Any citizen who voted for President Barack Obama hoping for some change and improvement to the culture of secrecy of his predecessor should be sorely disappointed. According to a new data analysis by the Associated Press, last year the Obama administration invoked more exceptions to the Freedom of Information Act than any other government in the nation’s history. Way to lead by example, guys.
In category after category — except for reducing numbers of old requests and a slight increase in how often it waived copying fees — the government’s efforts to be more open about its activities last year were their worst since President Barack Obama took office.
In a year of intense public interest over the National Security Agency’s surveillance programs, the government cited national security to withhold information a record 8,496 times — a 57 percent increase over a year earlier and more than double Obama’s first year, when it cited that reason 3,658 times. The Defense Department, including the NSA, and the CIA accounted for nearly all those. The Agriculture Department’s Farm Service Agency cited national security six times, the Environmental Protection Agency did twice and the National Park Service once. (…)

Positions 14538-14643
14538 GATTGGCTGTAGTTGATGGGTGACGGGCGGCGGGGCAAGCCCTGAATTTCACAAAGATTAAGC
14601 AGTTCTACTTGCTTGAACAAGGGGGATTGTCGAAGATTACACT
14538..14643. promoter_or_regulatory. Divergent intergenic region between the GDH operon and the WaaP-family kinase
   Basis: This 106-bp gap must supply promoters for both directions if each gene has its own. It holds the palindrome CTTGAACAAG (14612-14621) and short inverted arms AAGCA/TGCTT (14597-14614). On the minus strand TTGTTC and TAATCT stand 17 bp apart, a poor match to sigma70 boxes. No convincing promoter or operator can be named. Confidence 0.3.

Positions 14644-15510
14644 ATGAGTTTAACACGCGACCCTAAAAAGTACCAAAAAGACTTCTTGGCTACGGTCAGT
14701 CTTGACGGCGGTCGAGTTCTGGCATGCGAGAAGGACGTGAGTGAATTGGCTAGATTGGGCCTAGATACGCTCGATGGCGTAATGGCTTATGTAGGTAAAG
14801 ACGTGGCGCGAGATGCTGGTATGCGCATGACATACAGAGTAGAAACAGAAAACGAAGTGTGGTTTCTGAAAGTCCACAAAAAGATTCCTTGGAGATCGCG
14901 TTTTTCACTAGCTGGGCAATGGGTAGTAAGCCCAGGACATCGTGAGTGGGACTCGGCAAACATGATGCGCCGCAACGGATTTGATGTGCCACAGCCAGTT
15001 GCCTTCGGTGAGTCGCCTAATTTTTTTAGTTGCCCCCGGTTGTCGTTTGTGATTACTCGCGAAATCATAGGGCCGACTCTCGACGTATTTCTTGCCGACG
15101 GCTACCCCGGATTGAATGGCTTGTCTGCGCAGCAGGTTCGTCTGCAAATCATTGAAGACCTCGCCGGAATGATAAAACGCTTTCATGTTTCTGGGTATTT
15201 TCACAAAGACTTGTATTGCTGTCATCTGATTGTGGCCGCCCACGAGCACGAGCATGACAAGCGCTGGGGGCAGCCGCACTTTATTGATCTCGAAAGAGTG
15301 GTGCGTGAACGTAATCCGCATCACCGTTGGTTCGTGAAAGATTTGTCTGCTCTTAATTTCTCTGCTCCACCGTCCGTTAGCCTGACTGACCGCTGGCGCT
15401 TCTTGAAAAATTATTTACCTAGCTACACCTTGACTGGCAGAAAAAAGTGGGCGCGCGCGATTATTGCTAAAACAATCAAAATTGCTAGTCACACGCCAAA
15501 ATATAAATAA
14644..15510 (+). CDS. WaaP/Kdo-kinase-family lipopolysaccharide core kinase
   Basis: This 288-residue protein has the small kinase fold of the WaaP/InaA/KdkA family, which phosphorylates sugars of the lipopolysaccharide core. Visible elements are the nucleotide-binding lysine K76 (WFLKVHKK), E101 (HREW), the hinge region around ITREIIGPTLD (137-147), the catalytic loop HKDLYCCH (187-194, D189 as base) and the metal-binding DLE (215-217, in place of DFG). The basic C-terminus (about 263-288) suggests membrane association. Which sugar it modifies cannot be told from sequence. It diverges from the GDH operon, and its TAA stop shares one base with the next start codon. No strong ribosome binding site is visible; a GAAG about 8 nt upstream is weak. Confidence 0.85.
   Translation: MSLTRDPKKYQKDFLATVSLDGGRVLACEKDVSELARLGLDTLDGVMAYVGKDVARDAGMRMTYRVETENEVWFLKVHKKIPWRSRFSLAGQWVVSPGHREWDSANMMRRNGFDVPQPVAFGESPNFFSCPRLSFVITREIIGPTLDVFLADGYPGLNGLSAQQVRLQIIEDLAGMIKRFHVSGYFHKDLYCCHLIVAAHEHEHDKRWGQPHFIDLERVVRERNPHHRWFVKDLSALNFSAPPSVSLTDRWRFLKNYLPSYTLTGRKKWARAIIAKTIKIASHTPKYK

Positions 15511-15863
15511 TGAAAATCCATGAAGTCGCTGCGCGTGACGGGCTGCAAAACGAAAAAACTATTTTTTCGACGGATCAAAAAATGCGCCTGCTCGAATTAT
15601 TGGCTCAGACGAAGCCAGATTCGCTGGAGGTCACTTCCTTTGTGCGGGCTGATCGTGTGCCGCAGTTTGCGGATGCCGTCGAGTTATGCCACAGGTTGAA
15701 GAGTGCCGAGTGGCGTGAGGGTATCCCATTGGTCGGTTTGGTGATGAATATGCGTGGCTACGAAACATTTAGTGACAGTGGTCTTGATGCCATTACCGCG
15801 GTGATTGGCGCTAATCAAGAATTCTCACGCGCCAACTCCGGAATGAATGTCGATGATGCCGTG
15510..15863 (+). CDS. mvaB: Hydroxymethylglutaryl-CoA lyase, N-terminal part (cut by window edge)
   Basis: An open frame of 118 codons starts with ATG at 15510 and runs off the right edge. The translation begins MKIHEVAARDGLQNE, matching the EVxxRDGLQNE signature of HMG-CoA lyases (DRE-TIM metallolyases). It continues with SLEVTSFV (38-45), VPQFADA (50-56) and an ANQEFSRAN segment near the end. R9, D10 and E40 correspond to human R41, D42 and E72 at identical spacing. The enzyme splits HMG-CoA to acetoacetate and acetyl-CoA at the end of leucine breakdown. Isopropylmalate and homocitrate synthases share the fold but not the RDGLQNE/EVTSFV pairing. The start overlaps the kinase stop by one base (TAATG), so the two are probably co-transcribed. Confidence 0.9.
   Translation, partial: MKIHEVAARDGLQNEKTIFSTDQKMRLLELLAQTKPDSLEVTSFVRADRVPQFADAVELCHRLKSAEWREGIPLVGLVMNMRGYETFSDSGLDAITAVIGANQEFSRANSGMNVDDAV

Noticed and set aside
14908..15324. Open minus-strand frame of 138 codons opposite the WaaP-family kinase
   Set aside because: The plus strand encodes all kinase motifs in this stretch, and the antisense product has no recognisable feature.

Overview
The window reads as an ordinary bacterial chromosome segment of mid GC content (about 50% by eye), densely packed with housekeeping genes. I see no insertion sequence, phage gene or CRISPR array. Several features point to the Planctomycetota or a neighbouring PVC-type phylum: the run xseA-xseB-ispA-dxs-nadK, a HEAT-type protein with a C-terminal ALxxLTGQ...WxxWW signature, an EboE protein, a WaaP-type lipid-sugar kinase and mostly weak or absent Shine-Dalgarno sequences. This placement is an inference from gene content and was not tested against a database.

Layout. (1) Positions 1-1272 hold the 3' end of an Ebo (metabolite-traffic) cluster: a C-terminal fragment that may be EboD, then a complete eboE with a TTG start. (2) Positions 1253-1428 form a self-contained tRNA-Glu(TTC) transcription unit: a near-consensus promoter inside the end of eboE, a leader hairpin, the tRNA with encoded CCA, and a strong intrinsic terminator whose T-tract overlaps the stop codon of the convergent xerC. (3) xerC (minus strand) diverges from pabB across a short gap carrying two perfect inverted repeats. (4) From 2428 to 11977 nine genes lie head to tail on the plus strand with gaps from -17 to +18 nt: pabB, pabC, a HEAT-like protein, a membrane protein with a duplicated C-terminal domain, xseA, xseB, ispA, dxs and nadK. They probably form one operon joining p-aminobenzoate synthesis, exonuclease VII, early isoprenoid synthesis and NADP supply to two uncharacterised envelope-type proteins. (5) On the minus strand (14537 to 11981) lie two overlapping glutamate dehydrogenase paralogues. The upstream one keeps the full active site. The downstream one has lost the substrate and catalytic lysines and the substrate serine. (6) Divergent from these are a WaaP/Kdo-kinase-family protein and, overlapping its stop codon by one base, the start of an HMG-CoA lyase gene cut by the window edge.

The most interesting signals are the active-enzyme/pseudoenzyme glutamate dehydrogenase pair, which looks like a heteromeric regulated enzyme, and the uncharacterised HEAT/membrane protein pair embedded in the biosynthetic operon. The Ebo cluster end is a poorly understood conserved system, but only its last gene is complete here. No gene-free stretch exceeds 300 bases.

Citizens, journalists, businesses and others last year made a record 704,394 requests for information, an 8 percent increase over the previous year. The government responded to 678,391 requests, an increase of 2 percent over the previous year. The AP analysis showed that the government more than ever censored materials it turned over or fully denied access to them, in 244,675 cases or 36 percent of all requests. On 196,034 other occasions, the government said it couldn’t find records, a person refused to pay for copies or the government determined the request to be unreasonable or improper.